Through editing, Blake Atwood hones messages for all kinds of authors.

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What is editing?

Elmore Leonard advised would-be writers to “try to leave out all the parts readers skip.”

Editing is the art of leaving out all the parts readers skip.

And editing shouldn’t be done without the help of a professional. While self-editing is necessary and suggested—my podcast is about self-editing—it shouldn’t be your last step before submitting or publishing your work.

As Ryan Holiday wrote in Perennial Seller, “When people are close to their own projects or their own talents, they can lose the ability to see objectively.” Every author needs an editor for that reason.

Whether your book needs further big-picture help with regard to structure, flow, or storytelling, or your book needs a copyedit so that it’s nearly ready to be published, an editor is a writer’s last best line of defense against poor public reception.

Plus, when you’re edited by a professional, you will grow as a writer.

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Are there different kinds of editing?

Yes. Editing is not just deleting stray commas or fixing typos. Generally speaking, editing can be divided into three categories:

Developmental editors look at the big picture of the book and suggest changes in structure, tone, plot, characters, or concept.

They’re not concerned with the grammatical errors of your book; rather, they want to ensure the story you’re telling is engaging and makes sense. They may even help you plot your story before you’ve started writing. Substantive editing is a close cousin to developmental editing, but substantive editors suggest changes after the book’s been written.

To learn more about developmental editing, listen to my interview with developmental editor M.S. Wordsmith.

Copy editors look for errors in spelling, grammar, punctuation, capitalization, word usage, and formatting.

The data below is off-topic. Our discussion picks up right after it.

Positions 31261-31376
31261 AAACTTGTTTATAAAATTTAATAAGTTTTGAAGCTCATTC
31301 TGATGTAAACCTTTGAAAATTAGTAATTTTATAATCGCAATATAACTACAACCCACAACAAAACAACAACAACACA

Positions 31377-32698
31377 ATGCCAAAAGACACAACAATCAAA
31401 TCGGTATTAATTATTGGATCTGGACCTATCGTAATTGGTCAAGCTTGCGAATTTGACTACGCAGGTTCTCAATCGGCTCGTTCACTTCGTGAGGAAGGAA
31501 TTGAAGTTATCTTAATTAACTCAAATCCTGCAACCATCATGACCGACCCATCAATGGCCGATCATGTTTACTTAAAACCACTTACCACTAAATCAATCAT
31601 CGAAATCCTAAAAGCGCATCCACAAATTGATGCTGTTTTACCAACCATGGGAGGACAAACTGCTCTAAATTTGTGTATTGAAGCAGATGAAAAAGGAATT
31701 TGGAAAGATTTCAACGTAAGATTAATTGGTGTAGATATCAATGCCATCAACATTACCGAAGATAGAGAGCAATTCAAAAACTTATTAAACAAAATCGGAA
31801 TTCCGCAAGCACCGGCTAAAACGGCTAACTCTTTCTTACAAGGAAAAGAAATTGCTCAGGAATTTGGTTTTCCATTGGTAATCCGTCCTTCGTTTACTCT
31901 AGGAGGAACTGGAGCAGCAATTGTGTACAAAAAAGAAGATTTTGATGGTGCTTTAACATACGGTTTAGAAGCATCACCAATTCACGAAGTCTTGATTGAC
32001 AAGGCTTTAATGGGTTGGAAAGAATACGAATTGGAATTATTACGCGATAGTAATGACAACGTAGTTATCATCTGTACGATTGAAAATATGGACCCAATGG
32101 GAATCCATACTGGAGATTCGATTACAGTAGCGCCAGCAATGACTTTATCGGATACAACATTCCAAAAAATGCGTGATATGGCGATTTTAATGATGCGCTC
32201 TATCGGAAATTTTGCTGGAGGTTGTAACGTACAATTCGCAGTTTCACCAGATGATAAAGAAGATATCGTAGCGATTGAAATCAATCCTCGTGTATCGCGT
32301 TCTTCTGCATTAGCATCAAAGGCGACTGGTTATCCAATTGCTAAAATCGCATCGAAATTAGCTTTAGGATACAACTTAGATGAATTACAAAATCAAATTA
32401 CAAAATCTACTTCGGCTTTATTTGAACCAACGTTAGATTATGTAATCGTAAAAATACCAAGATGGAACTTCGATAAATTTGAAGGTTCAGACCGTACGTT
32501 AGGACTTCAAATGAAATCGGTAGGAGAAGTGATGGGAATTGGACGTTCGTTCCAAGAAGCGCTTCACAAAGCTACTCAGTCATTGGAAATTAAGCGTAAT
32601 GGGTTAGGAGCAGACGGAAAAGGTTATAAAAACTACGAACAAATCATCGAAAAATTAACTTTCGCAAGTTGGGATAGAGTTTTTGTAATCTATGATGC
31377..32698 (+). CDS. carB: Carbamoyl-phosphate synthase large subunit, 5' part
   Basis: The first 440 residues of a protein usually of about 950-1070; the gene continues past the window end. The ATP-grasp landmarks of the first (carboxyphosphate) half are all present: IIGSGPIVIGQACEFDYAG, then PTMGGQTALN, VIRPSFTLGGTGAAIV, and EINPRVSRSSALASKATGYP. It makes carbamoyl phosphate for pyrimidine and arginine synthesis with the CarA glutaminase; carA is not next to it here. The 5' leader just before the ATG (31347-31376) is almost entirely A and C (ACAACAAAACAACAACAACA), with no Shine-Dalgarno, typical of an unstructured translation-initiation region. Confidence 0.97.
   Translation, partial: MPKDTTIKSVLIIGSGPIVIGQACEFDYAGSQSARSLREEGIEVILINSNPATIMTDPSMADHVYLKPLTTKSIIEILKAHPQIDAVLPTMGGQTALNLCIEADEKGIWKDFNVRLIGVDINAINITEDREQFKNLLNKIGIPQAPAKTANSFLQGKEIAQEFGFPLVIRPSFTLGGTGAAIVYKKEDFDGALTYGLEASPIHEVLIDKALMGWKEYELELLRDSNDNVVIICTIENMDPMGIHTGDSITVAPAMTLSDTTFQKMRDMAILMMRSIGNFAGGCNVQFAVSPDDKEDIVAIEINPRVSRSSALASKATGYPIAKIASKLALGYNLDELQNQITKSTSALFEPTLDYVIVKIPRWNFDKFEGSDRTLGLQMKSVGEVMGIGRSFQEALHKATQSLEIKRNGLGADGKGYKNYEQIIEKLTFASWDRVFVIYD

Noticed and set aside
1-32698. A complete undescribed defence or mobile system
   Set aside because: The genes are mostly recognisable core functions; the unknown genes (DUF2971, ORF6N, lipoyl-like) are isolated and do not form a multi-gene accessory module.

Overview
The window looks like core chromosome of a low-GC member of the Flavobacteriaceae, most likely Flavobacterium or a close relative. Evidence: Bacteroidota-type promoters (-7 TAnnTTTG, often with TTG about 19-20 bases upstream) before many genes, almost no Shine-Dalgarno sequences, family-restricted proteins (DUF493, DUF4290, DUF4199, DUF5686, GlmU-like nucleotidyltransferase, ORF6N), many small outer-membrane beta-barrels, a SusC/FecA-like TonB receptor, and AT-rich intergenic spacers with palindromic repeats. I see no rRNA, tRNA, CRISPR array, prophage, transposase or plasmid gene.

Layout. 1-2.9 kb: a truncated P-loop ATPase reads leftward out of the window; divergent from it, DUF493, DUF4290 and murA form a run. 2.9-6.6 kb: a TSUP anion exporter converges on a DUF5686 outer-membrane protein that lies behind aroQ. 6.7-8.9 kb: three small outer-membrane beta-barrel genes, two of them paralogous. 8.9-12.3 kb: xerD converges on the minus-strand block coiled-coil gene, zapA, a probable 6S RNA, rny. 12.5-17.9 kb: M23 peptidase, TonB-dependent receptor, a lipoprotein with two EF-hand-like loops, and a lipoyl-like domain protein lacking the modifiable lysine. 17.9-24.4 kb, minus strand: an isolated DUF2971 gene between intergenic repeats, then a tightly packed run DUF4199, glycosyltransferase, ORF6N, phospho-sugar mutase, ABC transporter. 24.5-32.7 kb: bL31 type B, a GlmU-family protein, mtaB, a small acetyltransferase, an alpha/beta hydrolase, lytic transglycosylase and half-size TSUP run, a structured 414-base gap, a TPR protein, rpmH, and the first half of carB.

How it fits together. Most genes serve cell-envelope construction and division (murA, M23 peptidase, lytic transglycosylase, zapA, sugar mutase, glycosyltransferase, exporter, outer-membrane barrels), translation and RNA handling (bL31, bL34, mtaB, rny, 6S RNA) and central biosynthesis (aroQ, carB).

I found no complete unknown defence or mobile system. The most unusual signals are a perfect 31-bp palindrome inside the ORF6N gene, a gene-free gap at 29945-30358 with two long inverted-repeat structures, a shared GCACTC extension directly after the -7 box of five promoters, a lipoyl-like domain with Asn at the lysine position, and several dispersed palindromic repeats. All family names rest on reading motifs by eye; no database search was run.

Essentially, copy editors ensure that you’re using “your” and “you’re” correctly, that you have one space after a sentence, and that you adhere to a stylebook, e.g., The Chicago Manual of Style for most books.

They identify hundreds of issues that writers may gloss over, especially when furiously writing their first draft.

Proofreaders ensure that every detail is correct after formatting.

Proofreading occurs after the book has been formatted for its print and digital editions as errors can be introduced into the text during that phase.

If you can afford the costs in time and money, it’s recommended that your book go through all three stages and with different editors for each stage. Many traditionally published books endure each stage.

However, for those choosing to self-publish, where time and money are often constraints, it is highly recommended to at least hire a copy editor.

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What kind of editing do you do?

I copyedit nonfiction and fiction.

I developmentally edit nonfiction.

Genres include, but are not limited to, Christian living, memoir, how-to, business / entrepreneurial, counseling / psychology, biblical commentary, self-help, academic, and Christian fiction.

How much does editing cost?

Editing costs cover a broad range and may be charged per hour, per page, or per word.

I charge 2.5¢ per word for copyediting fiction or nonfiction.

For example, copyediting a 50,000-word novel would cost $1,250. A typical turnaround time is two to four weeks.

I charge 10¢ per word to developmentally edit nonfiction.

For example, developmentally editing a 50,000-word nonfiction book would cost $5,000. A typical turnaround time is three to six months.

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What is the process for editing?

Complete the client intake below.

I will reply within two business days with further questions or an estimate of the cost and time necessary to complete your edit.

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When can we start?

As I’m often scheduled out at least a few months, it’s best to contact me as soon as you may be considering hiring an editor. Complete the client intake form below to see if your deadline and my availability are mutually agreeable.

Editing Client Intake